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India is one of the world’s most linguistically diverse countries. With roughly 450 languages, it comes in fourth in the world, losing out only to Papua New Guinea, Indonesia, and Nigeria. So, certainly not everyone in India speaks Hindi—in fact, many Indians speak languages that aren’t even remotely related to Hindi. Of course, many Indians also speak languages that are related to Hindi, and such is the case with Assamese.


Assamese is spoken by around 15 million people as a native language and an additional roughly 8 million people speaking it as a second or third language. The language, which is spoken in Assam, Arunachal Pradesh, and Nagaland, all in northeastern India, has official status in Assam and is used as a lingua franca in the region. There are even various pidgin and creole languages based on Assamese, such as Nefamese, used in Arunachal Pradesh, and Nagamese, used in Nagaland. Given the local significance of Assamese, it’s important to have translation services for the language—and we at TranslationServices.com are proud to present our dedicated Assamese translation team.


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Diving into the structure of Assamese

Like many Indian languages, Assamese uses its own writing system, called the Assamese script, which heavily resembles the Bengali script. The Assamese script is an abugida, which means that characters primarily represent consonants and are modified to add vowel sounds. Independent vowels do have their own primary characters, however. Assamese is also an Indo–European language, meaning that it’s related to Hindi and even English—but the grammatical differences from English are stark. For example, Assamese features eight grammatical cases and includes a split-ergative alignment system.


Ergative languages mark the intransitive subject and transitive object identically, whereas nominative–accusative languages like English always mark the subject identically. Assamese is a mixed, language, with the unmarked absolutive case used for intransitive subjects, the ergative used for transitive subjects, and the accusative used for transitive objects. Assamese also incorporates a large inventory of noun classifiers, adopted from nearby Sino–Tibetan languages like Bodo. Additionally, the Assamese verb system is expansive and complicated, with conjugation for a wide variety of tenses and aspects. Notably, Assamese includes conjugations for habitual action, terminative action, goals, and reasons, among others.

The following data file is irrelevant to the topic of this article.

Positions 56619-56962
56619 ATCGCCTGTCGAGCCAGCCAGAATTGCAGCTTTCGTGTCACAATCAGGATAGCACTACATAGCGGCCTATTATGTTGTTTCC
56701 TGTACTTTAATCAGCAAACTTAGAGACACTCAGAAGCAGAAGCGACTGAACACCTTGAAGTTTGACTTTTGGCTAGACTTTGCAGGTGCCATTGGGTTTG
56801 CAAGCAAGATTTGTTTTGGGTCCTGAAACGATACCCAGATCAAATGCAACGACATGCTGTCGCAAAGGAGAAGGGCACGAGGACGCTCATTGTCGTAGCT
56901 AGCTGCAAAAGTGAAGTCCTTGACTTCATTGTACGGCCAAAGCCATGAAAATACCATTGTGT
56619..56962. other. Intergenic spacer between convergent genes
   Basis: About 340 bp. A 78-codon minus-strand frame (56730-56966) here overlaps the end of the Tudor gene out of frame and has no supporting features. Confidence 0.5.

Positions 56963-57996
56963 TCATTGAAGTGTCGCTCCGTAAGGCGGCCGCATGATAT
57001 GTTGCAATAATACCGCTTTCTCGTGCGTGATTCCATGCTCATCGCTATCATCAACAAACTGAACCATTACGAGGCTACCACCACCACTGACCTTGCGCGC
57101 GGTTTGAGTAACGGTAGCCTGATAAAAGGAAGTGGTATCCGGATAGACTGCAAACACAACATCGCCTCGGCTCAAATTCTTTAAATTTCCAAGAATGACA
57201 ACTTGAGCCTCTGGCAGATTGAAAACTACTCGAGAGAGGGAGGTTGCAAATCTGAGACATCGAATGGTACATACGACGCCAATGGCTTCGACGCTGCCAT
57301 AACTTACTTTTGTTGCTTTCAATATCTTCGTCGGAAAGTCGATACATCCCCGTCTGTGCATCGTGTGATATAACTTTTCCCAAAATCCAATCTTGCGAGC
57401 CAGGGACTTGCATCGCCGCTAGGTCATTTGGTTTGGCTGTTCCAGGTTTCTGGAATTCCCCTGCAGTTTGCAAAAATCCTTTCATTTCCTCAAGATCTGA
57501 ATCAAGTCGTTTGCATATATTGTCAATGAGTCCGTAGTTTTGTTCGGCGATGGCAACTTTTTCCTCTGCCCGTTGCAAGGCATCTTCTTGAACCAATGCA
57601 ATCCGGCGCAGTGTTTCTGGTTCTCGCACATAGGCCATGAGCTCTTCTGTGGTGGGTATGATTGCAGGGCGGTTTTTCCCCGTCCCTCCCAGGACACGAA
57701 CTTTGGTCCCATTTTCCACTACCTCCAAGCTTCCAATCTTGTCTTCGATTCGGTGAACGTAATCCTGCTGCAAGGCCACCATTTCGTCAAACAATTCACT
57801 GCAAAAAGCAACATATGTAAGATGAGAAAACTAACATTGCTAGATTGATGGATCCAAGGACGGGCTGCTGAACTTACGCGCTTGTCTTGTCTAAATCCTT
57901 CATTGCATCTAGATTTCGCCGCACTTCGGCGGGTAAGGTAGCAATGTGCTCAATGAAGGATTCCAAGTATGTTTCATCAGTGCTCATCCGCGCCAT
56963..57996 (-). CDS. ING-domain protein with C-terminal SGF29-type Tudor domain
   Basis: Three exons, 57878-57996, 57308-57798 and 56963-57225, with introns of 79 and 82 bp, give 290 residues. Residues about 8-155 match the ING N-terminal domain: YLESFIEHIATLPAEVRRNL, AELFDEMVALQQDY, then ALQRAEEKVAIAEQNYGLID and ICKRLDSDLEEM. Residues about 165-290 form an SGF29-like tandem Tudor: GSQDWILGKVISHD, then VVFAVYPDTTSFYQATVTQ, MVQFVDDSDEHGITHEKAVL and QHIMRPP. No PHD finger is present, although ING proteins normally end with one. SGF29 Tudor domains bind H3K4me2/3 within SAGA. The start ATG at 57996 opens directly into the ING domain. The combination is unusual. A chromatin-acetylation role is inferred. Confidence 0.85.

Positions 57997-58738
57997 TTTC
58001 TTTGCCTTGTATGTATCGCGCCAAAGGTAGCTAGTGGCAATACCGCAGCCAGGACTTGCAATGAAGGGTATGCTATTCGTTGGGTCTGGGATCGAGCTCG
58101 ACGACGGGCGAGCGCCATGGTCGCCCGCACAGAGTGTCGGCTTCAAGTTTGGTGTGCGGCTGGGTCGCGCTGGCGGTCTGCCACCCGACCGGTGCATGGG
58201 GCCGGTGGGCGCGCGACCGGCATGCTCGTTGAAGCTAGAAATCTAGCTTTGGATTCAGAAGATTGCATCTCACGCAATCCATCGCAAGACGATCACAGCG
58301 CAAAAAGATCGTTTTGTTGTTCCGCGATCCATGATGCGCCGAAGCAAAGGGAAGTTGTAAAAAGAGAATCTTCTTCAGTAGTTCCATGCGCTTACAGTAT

Our Assamese translators are passionate about their language, no matter how complicated it may seem.


To or from Assamese: you choose the direction!

We’ve specifically built our Assamese translation team with flexibility in mind. That means we have translators specializing in Assamese-to-English translation as well as translators specializing in English-to-Assamese translation. Thus, we can smoothly handle just about any Assamese translation needs you may have. Say, for example, you want to translate a historical document in Assamese, or perhaps some Assamese literature, whether traditional or contemporary. Our translators will work hard to ensure the meaning and tone are captured expertly in English. Or, say that you want to translate business materials into Assamese, or a research questionnaire to distribute to Assamese speakers, or interesting content like books, poems, websites, apps, or games. Our team is here to help translate anything you want into Assamese as well!


Don’t hesitate to reach out and let us know what you want for your Assamese translation project—we’ll get right to work on it!


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